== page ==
By Lynn L. Bergeson

On April 2, 2019, U.S. Food and Drug Administration (FDA) Commissioner, Scott Gottlieb, M.D., and Deputy Commissioner for Policy, Legislation and International Affairs, Anna Abram, released a statement on the status of FDA’s Plant and Animal Biotechnology Innovation Action Plan (Action Plan). Focused on FDA’s risk-based regulatory framework, the Action Plan aims at securing confidence in the safety and performance of plant and animal-based products for consumers, patients, and U.S. trading partners. In his published statement, Dr. Gottlieb emphasizes FDA’s ongoing implementation of the Action Plan, particularly on intentional genomic alterations in animals. Using genetic engineering and genome editing technologies, these innovations are providing additional clarity about how FDA’s regulatory framework works and should continue to work. A key part of the Action Plan’s implementation involves FDA’s Center for Veterinary Medicine’s Innovation Program, which provides sponsors with innovative products based on genomic alterations in animals to benefit from early feedback and guidance.
 
In the released statement, Abram further highlights the impacts of intentional genomic alterations in animals on human health. DNA editing not only benefits animals by halting animal-to-animal transmission of diseases, but also has the potential to benefit humans. According to Abram, FDA has already evaluated and approved several intentional genomic alterations in animals that produce drugs used to treat human diseases, advance the studies of new drugs, as well as human organ and tissue transplants.  The Commissioners state that by ensuring safety of intentional genomic alterations to animals and animal-derived foods, FDA will continue to evaluate the effectivity of these alterations based on the totality of evidence provided rather than from any one particular assessment or result.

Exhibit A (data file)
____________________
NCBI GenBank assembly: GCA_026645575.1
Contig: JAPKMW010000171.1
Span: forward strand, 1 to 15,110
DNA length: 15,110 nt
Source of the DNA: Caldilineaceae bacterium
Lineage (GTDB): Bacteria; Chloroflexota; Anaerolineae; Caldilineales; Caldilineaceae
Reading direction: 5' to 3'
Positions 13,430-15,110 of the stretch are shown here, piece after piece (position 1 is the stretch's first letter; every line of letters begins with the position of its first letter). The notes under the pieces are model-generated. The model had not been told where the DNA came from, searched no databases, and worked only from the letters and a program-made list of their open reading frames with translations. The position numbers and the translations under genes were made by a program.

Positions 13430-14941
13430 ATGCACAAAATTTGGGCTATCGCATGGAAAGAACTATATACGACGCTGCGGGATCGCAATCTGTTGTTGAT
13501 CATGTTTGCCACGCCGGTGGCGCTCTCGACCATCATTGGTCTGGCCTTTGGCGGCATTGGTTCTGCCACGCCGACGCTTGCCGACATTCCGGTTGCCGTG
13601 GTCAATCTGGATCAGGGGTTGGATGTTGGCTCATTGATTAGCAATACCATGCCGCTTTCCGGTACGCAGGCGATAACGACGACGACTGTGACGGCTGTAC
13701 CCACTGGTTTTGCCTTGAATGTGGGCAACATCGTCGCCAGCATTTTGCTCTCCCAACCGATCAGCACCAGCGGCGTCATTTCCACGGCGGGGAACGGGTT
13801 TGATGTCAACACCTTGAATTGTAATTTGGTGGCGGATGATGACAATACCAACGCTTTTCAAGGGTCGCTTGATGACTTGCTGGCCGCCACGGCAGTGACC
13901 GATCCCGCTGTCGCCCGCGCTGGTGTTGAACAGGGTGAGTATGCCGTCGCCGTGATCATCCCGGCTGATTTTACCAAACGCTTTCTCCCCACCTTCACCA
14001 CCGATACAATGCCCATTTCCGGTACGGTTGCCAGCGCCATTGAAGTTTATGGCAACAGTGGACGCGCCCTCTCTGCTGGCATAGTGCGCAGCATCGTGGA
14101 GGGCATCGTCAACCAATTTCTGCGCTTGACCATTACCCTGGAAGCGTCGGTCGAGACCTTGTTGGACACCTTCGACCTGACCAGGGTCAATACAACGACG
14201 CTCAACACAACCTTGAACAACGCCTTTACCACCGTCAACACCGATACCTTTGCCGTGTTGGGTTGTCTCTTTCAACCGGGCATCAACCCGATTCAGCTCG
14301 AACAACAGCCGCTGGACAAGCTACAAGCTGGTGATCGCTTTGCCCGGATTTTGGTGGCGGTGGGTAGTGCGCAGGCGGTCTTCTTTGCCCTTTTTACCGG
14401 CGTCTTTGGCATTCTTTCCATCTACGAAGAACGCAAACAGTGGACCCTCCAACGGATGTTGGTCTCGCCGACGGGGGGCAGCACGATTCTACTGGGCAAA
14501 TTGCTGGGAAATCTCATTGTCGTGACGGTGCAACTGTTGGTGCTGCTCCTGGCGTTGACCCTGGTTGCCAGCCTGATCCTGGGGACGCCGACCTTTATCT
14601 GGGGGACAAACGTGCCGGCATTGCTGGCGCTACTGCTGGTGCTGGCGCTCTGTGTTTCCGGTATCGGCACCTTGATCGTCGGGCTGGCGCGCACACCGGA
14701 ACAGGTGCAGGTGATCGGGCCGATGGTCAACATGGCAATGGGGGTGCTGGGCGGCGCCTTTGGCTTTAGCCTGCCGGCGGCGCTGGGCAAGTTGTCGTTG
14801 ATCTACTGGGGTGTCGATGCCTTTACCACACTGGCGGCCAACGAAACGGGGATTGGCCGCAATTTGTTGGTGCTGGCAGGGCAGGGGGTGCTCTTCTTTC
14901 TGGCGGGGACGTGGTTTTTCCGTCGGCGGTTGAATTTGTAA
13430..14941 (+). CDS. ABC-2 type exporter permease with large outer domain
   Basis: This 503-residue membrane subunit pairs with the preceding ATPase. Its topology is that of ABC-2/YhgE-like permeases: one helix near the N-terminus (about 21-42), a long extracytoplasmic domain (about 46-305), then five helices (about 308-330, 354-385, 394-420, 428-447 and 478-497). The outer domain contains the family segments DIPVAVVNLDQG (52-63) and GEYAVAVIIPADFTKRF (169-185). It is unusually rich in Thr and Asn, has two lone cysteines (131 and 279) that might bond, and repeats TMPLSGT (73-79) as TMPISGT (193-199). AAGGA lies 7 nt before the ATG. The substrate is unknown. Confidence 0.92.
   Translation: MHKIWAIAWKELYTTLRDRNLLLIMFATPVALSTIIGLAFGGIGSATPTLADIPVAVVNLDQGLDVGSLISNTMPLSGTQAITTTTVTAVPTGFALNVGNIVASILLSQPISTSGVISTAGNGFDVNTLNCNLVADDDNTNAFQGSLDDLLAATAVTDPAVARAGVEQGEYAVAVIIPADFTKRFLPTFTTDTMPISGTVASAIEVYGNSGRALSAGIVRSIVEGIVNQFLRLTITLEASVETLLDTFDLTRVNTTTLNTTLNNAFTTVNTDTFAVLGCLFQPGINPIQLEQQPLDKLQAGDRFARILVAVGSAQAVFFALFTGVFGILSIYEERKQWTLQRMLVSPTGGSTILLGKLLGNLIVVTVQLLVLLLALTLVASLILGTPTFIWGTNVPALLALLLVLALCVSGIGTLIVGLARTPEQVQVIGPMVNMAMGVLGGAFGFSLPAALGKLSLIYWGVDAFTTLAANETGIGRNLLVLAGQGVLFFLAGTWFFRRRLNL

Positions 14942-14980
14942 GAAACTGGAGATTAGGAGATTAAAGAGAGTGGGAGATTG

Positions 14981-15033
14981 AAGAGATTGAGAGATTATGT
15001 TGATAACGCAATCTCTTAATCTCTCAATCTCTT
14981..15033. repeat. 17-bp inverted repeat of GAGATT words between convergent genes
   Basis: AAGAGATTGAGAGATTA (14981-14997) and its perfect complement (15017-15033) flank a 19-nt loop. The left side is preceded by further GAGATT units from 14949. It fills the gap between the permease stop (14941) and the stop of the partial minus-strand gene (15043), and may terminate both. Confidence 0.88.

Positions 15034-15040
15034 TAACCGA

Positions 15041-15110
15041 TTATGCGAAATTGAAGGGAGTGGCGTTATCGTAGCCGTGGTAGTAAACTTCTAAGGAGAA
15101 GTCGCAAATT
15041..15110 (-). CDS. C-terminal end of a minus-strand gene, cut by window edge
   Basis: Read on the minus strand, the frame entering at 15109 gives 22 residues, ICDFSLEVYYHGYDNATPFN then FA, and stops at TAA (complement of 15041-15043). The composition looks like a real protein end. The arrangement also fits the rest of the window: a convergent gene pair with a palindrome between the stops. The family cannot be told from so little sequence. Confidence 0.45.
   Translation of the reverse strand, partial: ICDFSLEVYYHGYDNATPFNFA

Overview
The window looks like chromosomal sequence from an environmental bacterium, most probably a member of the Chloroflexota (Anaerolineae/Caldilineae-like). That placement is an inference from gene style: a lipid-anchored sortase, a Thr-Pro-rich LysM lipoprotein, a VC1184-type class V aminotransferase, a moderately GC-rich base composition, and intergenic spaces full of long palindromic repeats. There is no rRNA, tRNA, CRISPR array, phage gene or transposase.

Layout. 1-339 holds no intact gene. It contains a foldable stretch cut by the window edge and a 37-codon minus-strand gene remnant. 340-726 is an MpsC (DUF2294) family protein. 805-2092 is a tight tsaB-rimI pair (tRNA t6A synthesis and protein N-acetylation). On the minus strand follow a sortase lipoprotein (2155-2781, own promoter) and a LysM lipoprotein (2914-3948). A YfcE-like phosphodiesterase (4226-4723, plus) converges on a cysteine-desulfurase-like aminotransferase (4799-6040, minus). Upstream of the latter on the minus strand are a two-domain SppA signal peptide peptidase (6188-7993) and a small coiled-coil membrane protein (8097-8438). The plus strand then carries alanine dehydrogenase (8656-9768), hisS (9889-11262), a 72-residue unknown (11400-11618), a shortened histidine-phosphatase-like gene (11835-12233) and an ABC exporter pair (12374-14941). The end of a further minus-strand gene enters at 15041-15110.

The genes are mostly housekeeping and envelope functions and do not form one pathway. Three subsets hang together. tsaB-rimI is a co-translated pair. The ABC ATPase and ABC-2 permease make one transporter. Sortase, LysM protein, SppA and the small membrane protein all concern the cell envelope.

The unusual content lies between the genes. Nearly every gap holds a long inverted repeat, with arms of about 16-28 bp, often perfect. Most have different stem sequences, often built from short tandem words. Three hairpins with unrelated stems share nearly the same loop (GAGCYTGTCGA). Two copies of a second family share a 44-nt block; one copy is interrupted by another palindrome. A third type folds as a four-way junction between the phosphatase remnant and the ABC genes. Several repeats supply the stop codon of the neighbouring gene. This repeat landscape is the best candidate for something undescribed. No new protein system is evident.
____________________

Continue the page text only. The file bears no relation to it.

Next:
On April 25, 2019, FDA’s Center for Veterinary Medicine and the Center for Biologics Evaluation and Research will host a live webinar to discuss policy changes that may improve the Action Plan framework.


 

By Lynn L. Bergeson

In a recent statement prepared by U.S. Food and Drug Administration’s (FDA) Susan Mayne, Ph.D., Director of FDA’s Center for Food Safety and Applied Nutrition, and by Dennis Keefe, Ph.D, Director of FDA’s Office of Food Additive Safety, FDA highlights its commitment to assisting plant biotechnology developers to foster innovation and ensure that consumers can confidently trust FDA’s high safety standards.  Plant biotechnology consists of methods used to introduce new traits or characteristics to a plant (e.g., plants resistant to insect pests, plants with reduced food waste, or plants with reduced levels of harmful elements, amongst others).  To assist developers in this field, FDA has a voluntary premarket Plant Biotechnology Consultation Program, which provides developers with the opportunity to engage with FDA to help navigate the appropriate regulatory pathways.  The program includes individualized advice from FDA’s biotechnology and food safety experts prior to a plant-based product being permitted to enter the market and allows for biotechnology developers to consult with these FDA experts throughout the entire development, data collection, and evaluation process.